Find out how nasal sprays treat migraine, the different types available and who is a good candidate for this migraine treatment.
When creating a migraine treatment plan with your doctor, you have many options for medications. A fast-acting, effective way to deliver relief, nasal sprays are one form of migraine treatment to consider. There are different types of nasal sprays that help with migraine care. Which one will work best for you may depend on your specific symptoms and the stage of your migraine. The other treatments you use matter as well.
Can nasal sprays help with migraine?
Nasal sprays are a great option for rapid delivery of medication to reduce pain and inflammation. Nasal sprays are especially helpful when you wake up with a migraine, when it is later on in a migraine attack or you are experiencing nausea or vomiting, which can make oral medications less effective. Because your nasal cavity has a lot of blood vessels, the medication enters your bloodstream more directly. So it doesn’t need to be broken down by your digestive system.
Nasal sprays enter the nostril with the head upright. This method ensures that the spray doesn’t go down the throat. Sniffing vigorously or holding the head tipped back does enter the throat. This not only tastes bad but would turn it into an oral medication. That impacts its effectiveness and delaying time to medication onset.
Which nasal spray is the best for migraine?
There are a number of options for nasal sprays. Nasal triptans (sumatriptan and zolmitriptan) and dihydroergotamine (DHE) contain migraine-specific treatment. Triptans and DHE are highly effective, but because they cause blood vessel narrowing, people with known or suspected vascular disease should not use them.
A third nasal option is a non-steroidal anti-inflammatory (NSAID) spray (nasal ketorolac), which targets migraine inflammation. Nasal ketorolac is the only nasal NSAID currently marketed and is FDA-approved for moderate to severe pain, though it is not FDA-approved as a migraine treatment. However, doctors sometimes prescribe it for acute migraine attacks.
People with known or suspected coronary artery disease should use NSAIDs cautiously. While NSAIDs do not cause blood vessel narrowing, they can increase risk of heart attack and stroke.
When should I use a nasal spray? Can it be used with other treatments?
You cannot mix different triptan types. Meanwhile, nasal DHE should not be taken within 24 hours of a triptan. In addition, you should not take nasal ketorolac on the same day as other NSAIDs, like ibuprofen, diclofenac or naproxen.
A combination of triptan or DHE plus an NSAID may improve the benefits of both drugs, reversing inflammation and blood vessel dilation, and potentially preventing pain recurrence.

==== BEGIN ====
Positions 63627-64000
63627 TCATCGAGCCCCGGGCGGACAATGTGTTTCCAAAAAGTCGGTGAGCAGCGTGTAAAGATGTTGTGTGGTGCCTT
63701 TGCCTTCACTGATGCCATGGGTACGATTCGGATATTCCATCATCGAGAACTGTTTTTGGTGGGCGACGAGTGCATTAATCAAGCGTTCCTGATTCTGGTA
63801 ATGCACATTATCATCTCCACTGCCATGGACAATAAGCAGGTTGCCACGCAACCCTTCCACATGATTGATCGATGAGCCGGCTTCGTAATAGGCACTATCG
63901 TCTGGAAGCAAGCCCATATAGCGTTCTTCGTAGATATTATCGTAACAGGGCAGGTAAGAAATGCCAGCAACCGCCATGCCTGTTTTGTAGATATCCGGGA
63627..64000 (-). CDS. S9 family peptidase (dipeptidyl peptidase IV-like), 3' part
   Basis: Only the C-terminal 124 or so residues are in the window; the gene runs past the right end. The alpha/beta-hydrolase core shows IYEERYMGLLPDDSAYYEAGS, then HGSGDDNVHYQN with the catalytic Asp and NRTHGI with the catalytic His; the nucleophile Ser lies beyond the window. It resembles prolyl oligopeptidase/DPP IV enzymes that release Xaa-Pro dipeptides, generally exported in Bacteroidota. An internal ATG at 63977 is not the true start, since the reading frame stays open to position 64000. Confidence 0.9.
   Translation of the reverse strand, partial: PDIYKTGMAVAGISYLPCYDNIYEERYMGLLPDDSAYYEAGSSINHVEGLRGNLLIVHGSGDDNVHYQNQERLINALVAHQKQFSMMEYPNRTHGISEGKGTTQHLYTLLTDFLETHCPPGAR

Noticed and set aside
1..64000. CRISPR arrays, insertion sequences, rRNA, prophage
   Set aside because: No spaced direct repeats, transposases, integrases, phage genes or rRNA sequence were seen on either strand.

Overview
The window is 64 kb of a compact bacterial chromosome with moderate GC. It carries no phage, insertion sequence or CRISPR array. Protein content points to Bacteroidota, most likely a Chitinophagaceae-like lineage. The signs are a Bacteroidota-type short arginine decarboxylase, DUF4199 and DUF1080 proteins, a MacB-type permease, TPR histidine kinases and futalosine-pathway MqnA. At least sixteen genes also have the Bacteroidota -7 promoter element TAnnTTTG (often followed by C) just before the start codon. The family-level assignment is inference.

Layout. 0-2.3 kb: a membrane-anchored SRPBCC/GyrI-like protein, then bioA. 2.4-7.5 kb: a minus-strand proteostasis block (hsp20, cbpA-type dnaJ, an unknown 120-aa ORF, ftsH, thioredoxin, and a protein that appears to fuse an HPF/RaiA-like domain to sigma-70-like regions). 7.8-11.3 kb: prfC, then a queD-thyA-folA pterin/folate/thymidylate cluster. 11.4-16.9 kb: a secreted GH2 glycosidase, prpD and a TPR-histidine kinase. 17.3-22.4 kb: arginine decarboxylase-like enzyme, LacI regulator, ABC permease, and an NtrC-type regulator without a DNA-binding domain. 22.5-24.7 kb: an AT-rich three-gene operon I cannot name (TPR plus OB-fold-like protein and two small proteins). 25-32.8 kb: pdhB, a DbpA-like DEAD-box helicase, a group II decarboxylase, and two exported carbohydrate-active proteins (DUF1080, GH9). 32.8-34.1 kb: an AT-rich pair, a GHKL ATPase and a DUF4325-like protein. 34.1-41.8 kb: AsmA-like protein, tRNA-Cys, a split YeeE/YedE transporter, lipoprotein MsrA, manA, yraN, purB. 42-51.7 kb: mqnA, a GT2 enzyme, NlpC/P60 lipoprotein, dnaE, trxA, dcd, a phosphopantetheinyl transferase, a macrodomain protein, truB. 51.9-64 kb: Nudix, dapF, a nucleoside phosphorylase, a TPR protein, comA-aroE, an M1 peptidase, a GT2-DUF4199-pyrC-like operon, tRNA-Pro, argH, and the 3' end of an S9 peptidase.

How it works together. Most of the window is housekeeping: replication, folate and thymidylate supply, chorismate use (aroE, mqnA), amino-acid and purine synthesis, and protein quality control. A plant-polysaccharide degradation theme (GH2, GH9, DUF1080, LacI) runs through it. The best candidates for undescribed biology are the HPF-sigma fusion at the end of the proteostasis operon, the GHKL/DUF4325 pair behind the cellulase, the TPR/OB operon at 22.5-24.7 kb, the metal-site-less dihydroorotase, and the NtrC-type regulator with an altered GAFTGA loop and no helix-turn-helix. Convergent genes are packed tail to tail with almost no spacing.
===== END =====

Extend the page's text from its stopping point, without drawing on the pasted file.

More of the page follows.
Nasal DHE or NSAID migraine treatment can be effective later in a migraine. Triptans may be less effective when a person wakes up with a migraine that has progressed to the point of extreme sensitivity to light, sound, touch and smells.
As many as 40% of people do not respond to triptans. So nasal DHE or nasal ketorolac can be a better option for these patients. Both nasal DHE and nasal ketorolac are also effective as a “rescue” for migraine attacks that have not responded to several days of usual treatment, helping to avoid infusion therapy, injections or steroids or trips to the emergency department.
How long does a nasal spray take to work? How long do they last?
One of the main benefits of a migraine nasal spray is how quickly it takes effect. A single spray of a triptan nasal spray can provide relief in as little as 15 minutes, compared to about 30 minutes for an oral medication. While an injection can take effect within minutes, a nasal spray can be easier and less invasive to administer.
Nasal DHE is administered with one spray in each nostril. If your headache comes back after the first dose, or you only get partial relief from your headache, you can use a second dose (one spray in each nostril) one hour after the first dose. Do not use more than two doses within a 24-hour period, or three doses within a seven-day period.
Who is a good candidate for a migraine nasal spray?
A nasal formulation can be helpful if you have migraine with significant nausea, vomiting or gastroparesis (delayed stomach emptying); for fast-onset attacks or full-blown migraine attacks upon waking; or if you want to avoid injections or swallowing pills. For adolescents, zolmitriptan nasal spray is FDA-approved for ages 12 and up. Be sure to discuss your migraine symptoms with your doctor to find out if a nasal spray is right for you.
Many people with migraine have an acute oral treatment for slower onset, mild-moderate migraine, and a nasal spray for more severe migraine, or times they also experience nausea or vomiting.
Your doctor can help you create a treatment plan that includes a combination of oral and nasal medications. They can ensure the safe mixture of different options. Depending on your migraine symptoms and timing, you may get instructions to take one or the other medication to maximize relief and minimize side effects.
The American Migraine Foundation is committed to improving the lives of those living with this debilitating disease. For more of the latest news and information on migraine, visit the AMF Resource Library. For help finding a healthcare provider, check out our Find a Doctor tool. Together, we are as relentless as migraine.
Reviewed for accuracy by the American Migraine Foundation’s subject matter experts, headache specialists and medical advisers with deep knowledge and training in headache medicine. Click here to read about our editorial board members.